As mentioned in the introduction, our upper bound on the prediction error shows that, contrary to min--norm interpolation, BP is able to learn sparse signals in high dimensions thanks to its structural bias towards sparsity. However, our lower bound can be seen as a tempering negative result: The prediction error decays only at a slow rate of . Compared to min--norm interpolation, BP (min--norm interpolation) suffers from a higher sensitivity to noise, but possesses a more advantageous structural bias. To compare the two methods’ sensitivity to noise, consider the case , where the prediction error purely reflects the effect of noise. In this case, although both methods achieve vanishing error, the statistical rate for BP, , is much slower than that of min--norm interpolation, [koehler_2021, Theorem 3]. Contrariwise, to compare the effect of structural bias, consider the noiseless case with a non-zero ground truth. It is well known that BP successfully learns sparse signals [candes_2008], while min--norm interpolation always fails to learn the ground truth due to the lack of any corresponding structural bias. Thus, there appears to be a trade-off between structural bias and sensitivity to noise: BP benefits from a strong structural bias, allowing it to have good performance for noiseless recovery of sparse signals, but in return displays a poor rate in the presence of noise – while min--norm interpolation has no structural bias (except towards zero), causing it to fail to recover any non-zero signal even in the absence of noise, but in return does not suffer from overfitting of the noise. This behavior is also illustrated in Figure 0(b).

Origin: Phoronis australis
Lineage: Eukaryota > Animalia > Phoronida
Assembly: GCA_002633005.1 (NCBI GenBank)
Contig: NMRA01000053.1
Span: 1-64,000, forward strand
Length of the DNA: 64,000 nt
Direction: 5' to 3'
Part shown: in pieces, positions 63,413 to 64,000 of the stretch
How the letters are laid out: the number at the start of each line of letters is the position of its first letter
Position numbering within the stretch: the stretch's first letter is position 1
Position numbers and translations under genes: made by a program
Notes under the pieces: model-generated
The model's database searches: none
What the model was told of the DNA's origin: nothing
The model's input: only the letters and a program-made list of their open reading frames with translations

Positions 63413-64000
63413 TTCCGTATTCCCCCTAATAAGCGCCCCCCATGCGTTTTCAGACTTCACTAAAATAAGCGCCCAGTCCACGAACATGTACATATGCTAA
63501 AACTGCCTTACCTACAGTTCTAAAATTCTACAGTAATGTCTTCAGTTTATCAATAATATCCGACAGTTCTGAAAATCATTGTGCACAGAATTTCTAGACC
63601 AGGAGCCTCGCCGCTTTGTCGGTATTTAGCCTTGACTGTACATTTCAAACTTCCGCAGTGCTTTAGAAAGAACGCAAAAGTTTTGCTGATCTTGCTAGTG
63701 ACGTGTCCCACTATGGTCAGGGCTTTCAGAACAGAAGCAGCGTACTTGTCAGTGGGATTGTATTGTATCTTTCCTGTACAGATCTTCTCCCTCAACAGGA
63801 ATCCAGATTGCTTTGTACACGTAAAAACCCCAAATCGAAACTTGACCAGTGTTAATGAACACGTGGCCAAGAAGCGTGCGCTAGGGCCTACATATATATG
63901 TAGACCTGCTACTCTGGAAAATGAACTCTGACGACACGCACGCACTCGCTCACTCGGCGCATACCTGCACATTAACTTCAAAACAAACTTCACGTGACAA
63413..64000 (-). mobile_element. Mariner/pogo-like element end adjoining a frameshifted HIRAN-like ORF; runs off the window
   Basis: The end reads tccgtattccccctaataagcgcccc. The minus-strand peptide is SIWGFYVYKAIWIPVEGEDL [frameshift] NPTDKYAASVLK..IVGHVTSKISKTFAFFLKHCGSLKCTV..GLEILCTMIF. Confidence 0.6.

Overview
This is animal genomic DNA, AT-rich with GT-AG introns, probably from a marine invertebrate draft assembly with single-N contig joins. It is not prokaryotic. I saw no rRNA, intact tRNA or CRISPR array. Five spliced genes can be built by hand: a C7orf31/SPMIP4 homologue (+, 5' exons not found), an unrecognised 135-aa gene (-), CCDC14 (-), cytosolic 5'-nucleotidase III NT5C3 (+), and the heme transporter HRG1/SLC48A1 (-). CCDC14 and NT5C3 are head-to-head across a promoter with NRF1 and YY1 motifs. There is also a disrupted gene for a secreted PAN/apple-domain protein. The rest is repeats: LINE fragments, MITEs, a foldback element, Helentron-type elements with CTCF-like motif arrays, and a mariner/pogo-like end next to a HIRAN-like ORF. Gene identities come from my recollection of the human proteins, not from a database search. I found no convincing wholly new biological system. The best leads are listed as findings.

2.3 Limitations

In this section we discuss how restrictive the assumptions of Theorem 2 are, and whether they can be relaxed.

Gaussianity of the features.

The proof of Theorem 2 crucially relies on the (Convex) Gaussian Minimax Theorem [thrampoulidis_2015, gordon_1988], and hence on the assumption that the input features are drawn from a Gaussian distribution. In Figure 0(a), we include plots of the prediction error not only for Gaussian but also for Log Normal and Rademacher distributed features. We observe that in all three cases, the prediction error closely follows the trend line (dashed curve). We therefore conjecture that Theorem 2 can be extended to a more general class of distributions. For heavy-tailed distributions, a popular theoretical framework is the small-ball method [mendelson_2014, koltchinskii_2015], which covers the Log Normal and Rademacher distributions. The authors of the paper [chinot_2021] apply this approach to min--norm interpolation, and obtain the constant upper bound , under more general assumptions than our setting (in particular their analysis handles adversarial noise with magnitude controlled by ). Yet, it is unclear whether the looseness of their upper bound is an artifact of their proof, or whether the small-ball method itself is too general to capture the rates observed in Figure 0(a).

Isotropic features.

Our Theorem 2 assumes isotropic features as we are interested in showing consistency of BP for inherently high-dimensional input data. By contrast, recently there has been an increased interest in studying spiked covariance data models (see [bartlett_2020] and references therein). We leave it as future work to generalize our result to Gaussian features with an arbitrary covariance matrix.

3 Proof of main result